I believe that things will get worse if we stay, and things will get worse if we leave.

Posted by: Weaseldog | Jan 10, 2007 5:27:38 PM

"What you're doing is the opposite of helping." - Shrek

I believe that chaos is exactly what the administration wants. As long as there is chaos there will be dithering and Halliburton and other corporations will stay and soak up freshly printed US funds.

Thats why everything we do seems to be designed to incite more violence.

The war will not end while we are there. Peace will mean an end to wartime profits. It will not be allowed.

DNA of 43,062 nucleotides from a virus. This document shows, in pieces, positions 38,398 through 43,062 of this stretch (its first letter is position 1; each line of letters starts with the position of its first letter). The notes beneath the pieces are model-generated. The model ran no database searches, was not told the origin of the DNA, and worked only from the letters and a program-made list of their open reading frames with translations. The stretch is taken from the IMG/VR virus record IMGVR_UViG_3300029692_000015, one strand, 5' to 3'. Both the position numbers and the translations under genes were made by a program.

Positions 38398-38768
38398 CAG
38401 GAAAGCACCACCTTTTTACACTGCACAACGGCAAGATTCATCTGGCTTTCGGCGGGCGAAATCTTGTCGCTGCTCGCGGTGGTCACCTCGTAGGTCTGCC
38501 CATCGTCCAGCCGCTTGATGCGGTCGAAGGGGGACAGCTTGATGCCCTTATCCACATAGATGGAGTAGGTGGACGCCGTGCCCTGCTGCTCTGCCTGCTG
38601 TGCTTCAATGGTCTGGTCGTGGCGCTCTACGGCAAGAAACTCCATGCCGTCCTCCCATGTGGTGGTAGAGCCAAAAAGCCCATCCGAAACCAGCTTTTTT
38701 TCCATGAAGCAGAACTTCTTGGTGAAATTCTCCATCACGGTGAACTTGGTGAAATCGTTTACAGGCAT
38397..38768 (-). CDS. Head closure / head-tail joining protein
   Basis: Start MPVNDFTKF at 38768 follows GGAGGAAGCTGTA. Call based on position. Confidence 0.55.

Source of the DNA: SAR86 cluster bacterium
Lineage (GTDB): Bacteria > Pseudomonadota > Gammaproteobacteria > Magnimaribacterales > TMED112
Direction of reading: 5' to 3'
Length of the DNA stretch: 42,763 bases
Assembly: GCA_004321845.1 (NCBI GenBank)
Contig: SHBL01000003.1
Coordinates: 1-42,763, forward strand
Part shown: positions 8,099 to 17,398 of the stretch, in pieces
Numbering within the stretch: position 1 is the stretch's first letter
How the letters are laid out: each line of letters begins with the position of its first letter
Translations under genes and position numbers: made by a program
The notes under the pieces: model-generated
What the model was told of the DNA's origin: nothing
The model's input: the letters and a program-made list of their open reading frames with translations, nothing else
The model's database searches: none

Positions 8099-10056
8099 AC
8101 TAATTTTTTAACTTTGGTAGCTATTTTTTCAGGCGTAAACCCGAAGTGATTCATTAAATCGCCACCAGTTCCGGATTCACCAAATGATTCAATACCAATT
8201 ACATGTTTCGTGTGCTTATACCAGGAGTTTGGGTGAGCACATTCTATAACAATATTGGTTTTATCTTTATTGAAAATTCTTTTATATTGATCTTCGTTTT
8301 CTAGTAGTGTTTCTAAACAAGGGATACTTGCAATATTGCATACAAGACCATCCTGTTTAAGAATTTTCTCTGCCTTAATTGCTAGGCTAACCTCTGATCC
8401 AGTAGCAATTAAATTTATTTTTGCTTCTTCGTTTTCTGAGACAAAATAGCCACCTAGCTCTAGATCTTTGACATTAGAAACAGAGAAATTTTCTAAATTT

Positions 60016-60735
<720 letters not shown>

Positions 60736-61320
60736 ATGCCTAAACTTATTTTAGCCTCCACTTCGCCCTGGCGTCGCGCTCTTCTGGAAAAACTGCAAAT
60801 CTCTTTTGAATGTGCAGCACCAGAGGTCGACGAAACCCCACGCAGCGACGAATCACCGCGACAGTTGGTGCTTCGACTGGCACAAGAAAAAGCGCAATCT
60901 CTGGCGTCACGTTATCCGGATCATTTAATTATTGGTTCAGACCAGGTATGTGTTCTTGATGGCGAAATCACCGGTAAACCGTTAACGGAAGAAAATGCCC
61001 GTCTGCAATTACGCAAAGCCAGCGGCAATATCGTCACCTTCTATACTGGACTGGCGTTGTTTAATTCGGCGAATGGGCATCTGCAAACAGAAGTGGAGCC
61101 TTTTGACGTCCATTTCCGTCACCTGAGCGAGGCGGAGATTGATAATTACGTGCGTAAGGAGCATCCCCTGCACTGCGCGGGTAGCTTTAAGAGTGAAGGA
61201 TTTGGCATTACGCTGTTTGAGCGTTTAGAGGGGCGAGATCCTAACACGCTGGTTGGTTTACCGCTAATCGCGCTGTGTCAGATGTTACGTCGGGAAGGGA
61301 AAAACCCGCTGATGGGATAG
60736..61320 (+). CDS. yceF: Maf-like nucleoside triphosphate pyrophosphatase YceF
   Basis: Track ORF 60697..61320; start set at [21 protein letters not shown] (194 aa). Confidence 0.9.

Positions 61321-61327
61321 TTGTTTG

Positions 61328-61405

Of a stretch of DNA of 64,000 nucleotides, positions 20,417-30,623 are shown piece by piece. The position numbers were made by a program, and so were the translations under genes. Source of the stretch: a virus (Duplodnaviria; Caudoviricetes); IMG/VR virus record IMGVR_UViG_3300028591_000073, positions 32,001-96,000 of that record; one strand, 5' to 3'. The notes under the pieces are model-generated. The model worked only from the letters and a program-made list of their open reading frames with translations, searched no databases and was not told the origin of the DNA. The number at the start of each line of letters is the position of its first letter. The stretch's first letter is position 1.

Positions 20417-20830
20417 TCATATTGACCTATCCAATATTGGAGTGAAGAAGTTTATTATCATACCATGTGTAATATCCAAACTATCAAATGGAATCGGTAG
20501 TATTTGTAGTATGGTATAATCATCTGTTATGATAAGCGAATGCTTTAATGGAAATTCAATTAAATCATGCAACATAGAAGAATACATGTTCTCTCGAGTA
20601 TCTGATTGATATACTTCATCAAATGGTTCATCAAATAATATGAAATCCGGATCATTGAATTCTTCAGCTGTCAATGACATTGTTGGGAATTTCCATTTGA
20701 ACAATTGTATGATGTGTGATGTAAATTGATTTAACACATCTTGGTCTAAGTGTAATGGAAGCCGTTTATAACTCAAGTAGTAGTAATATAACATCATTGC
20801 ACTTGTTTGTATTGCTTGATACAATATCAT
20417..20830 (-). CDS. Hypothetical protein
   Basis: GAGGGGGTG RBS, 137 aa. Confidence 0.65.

Posted by: Weaseldog | Jan 10, 2007 5:30:41 PM

Most of the arguments I've seen are more like "This wars sucks, Bush is a moron, and more are being killed every day. We should get out now." I've also seen arguments like the one you point out, Tim, which is indeed a more suitable one, but I don't consider it a realistic appraisal of the consequences of each choice. Right now things are better than they'll probably be if we leave. That makes "it's going to really, really suck in any case" far from obvious. Why isn't it all-out hell already? It seems it's at least partly because we're there keeping it from being even worse.

Uh huh. In one paragraph you go from accusing withdrawal advocates of inarticulate ignorance, to doing a Frist-worthy remote assessment of conditions in Iraq (Mad Max-style dystopia, maybe, but not "all-out hell"! Sweet!). No inconsistency here, no sir.